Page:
How mice became house mice

A new paper from Thomas Cucchi and coworkers in Scientific Reports probes the early history of the house mouse: “Tracking the Near Eastern origins and European dispersal of the western house mouse”.

A quick taxonomy of house mouse subspecies:

Although often overlooked compared with commensal rats (Rattus rattus, R. norvegicus and R. exulans), this elusive mammal has been a much more successful invasive rodent, becoming almost as ubiquitous as H. sapiens. Originating in the Indo-Pakistan subcontinent and neighbouring Afghanistan and Iran, house mice differentiated during the Pleistocene climatic oscillations into three main Mus musculus subspecies (M. m. domesticus, M. m. musculus and M. m. castaneus). All these subspecies are human commensals, facilitating their long-distance colonization and ultimately their cosmopolitan range.

The authors frame their work as ultimately an inquiry into the domestication and spread of cats:

The earliest and most striking evidence of cat domestication comes from 9,500 cal BP in Pre-Pottery Neolithic (PPN) Cyprus. Its introduction onto the island is thought to be tied to the control of the proliferation of the house mouse populations, present on the island since the Early PPNB26. The appearance of the domestic cat in western European archaeological contexts during the Iron Age, around 3,000 years ago, is synchronous with the strong evidence for the house mouse biological invasion of western Europe. This co-dispersal of cats and house mice has also been mentioned in literary sources, describing the deliberate transport of domestic cats on ships to control rodent pests, inducing its worldwide distribution. This co-phylogeography supports the premise that understanding the house mouse’s origin and dispersal can lead to insights pertaining to the origin of domestic cats and their subsequent dispersal.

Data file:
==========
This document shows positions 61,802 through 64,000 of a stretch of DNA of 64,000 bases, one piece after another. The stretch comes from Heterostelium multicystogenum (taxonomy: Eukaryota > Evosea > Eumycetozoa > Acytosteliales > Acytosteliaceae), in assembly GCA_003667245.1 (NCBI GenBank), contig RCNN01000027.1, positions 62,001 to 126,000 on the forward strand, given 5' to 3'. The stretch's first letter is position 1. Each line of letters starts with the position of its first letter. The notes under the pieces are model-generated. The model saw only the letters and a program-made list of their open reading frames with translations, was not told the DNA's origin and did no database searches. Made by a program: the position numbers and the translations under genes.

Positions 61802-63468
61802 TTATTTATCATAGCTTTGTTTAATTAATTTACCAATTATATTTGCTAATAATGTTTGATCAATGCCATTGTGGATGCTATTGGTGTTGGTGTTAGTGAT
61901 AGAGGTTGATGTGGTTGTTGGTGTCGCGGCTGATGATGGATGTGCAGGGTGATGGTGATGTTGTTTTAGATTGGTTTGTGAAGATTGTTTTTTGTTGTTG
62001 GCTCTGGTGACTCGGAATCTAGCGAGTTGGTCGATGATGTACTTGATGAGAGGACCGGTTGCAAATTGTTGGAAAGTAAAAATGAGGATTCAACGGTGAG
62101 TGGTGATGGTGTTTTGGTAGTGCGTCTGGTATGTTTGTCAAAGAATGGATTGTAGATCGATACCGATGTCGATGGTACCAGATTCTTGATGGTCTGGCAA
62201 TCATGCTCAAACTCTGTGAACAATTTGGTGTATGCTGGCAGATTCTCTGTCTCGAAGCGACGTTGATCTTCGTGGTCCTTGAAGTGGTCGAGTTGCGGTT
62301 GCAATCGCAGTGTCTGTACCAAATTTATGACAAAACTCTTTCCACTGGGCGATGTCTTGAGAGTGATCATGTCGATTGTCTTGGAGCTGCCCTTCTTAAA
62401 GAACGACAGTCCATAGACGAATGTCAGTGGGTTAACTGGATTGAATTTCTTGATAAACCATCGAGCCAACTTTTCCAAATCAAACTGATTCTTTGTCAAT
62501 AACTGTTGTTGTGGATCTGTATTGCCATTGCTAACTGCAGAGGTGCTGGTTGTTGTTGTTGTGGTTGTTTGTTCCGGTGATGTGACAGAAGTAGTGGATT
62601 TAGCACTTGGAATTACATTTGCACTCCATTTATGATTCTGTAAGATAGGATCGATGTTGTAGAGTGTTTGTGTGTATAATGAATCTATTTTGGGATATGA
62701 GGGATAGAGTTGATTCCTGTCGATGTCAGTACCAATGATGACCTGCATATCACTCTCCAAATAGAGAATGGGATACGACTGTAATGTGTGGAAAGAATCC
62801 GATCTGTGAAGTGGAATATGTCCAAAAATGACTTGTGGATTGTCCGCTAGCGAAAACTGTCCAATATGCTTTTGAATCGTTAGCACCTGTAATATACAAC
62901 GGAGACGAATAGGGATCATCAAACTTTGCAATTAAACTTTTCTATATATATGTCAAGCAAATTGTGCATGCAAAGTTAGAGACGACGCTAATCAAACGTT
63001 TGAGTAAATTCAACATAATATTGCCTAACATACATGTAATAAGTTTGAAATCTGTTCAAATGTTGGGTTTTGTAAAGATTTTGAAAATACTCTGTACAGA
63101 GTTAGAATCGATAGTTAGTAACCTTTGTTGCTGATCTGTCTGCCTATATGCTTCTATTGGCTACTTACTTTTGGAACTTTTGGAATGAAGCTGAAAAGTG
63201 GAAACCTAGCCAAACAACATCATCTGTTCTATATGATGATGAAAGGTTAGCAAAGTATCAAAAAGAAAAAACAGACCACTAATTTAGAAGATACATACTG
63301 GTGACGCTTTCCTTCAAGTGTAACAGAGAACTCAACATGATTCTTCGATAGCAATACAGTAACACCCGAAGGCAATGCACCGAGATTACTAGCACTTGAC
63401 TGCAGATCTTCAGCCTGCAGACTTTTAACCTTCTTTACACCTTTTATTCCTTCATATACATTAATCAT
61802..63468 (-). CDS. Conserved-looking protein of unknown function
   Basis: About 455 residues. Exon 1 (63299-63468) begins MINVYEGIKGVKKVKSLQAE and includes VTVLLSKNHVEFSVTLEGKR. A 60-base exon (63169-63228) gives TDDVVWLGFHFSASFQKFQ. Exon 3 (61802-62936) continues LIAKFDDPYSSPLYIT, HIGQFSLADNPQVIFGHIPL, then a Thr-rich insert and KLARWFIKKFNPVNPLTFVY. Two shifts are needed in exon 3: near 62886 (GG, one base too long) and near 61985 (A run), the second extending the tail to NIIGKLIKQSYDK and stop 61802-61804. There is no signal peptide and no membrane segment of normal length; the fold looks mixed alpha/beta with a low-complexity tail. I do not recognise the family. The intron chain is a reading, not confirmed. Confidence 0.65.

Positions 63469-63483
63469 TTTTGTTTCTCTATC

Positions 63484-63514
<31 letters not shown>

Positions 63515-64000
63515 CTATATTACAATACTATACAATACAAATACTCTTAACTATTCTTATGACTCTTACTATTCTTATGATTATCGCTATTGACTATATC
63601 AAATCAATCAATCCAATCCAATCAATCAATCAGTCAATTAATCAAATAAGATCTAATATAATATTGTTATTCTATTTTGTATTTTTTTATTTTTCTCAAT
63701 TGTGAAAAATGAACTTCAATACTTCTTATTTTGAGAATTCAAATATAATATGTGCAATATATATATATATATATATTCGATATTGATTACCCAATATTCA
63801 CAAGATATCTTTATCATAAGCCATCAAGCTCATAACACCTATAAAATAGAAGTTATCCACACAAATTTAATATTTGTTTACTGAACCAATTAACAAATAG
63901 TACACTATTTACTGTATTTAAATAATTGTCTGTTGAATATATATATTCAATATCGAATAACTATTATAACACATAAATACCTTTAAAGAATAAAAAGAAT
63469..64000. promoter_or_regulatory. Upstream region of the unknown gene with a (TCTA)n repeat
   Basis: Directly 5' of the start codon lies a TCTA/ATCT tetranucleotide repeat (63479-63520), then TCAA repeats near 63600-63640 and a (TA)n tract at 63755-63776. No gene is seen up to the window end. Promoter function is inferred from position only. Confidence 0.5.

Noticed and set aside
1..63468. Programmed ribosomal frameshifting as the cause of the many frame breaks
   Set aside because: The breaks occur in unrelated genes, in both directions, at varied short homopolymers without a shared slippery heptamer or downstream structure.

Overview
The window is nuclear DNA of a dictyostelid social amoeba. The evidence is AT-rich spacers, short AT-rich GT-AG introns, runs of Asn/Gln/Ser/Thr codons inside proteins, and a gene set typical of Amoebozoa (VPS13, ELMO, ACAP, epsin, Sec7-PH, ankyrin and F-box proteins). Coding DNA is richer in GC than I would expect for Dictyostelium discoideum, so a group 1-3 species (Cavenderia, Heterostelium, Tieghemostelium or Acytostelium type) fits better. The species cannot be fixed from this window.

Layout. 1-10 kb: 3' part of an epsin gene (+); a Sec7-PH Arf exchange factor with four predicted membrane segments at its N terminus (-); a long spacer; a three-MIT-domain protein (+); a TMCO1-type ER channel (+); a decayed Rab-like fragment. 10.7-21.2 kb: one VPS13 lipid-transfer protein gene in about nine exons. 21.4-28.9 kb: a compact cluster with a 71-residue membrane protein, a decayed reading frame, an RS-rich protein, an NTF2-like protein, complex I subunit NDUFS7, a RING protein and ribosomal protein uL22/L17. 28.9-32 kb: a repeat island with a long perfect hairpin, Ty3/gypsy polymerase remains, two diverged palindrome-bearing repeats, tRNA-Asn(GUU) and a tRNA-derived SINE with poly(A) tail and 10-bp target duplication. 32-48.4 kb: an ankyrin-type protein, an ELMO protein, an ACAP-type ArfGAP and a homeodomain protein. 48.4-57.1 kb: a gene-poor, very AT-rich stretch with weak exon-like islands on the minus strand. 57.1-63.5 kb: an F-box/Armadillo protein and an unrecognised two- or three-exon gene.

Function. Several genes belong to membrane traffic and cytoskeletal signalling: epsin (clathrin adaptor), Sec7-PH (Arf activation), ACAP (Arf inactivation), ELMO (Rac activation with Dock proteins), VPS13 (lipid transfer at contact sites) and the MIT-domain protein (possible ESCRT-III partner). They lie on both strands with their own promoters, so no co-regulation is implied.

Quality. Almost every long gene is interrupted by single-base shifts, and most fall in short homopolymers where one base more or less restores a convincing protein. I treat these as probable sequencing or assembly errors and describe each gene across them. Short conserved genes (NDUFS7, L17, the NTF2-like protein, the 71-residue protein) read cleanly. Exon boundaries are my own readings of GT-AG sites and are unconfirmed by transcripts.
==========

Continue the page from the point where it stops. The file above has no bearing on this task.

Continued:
Honestly I think that the process by which species become commensal with people is even more interesting than domestication. Humans exert intentional control over domestication. Commensal animals adapt to human-created environments largely on their own with little or no intentional human selection. Many would argue that cats are commensal rather than domesticated, and that may well have been true for much of the early history of domestic cats. Global house mouse (Mus musculus) populations exist in human-created habitats and are specialists within them.

The paper is mostly a straightforward review of first appearance dates and range expansion of the house mouse across the Levant and southeastern Europe. It’s not a full history. The authors have done work to understand which mice were inhabiting pre-agricultural sedentary populations of the Levant, followed by the spread of those mice into the eastern Mediterranean more broadly.

Most interesting, the mice adapted to human settlements before people started keeping granaries:

The earliest commensal populations of M. m. domesticus found in Natufian sedentary settlements (14,500 cal BP) confirm that the impact of sedentism on ecosystems and the ecology of organisms (i.e. reduction of predation and competition pressures, climatic buffer etc) was the catalyst for the commensal relationship between mice and humans rather than the emergence of agriculture systems with large-scale grain storage, which emerged two millennia later. Nevertheless, M. m. domesticus was identified only in the largest, long-term Natufian settlements such as ‘Ain Mallaha in the Southern Levant and Mureybet in the Northern Levant between 14,500 and 12,000 BP. In smaller and shorter term Natufian sites in the Southern Levant, only the native mouse Mus macedonicus was identified. This pattern suggests that dense human occupation in large open air settlements was the prerequisite for M. m. domesticus to eventually outcompete other potential anthropophilous rodent like M. macedonicus from the Natufian ecological niche.

That suggests that the protection that human settlements provided from other nonhuman predators may have been more important than human-accumulated food resources that mattered to mice. Sure, there was plenty of trash to eat around human settlements even without large-scale grain storage. But a reduction in predation from raptors and small carnivores created a very attractive environment for a small rodent.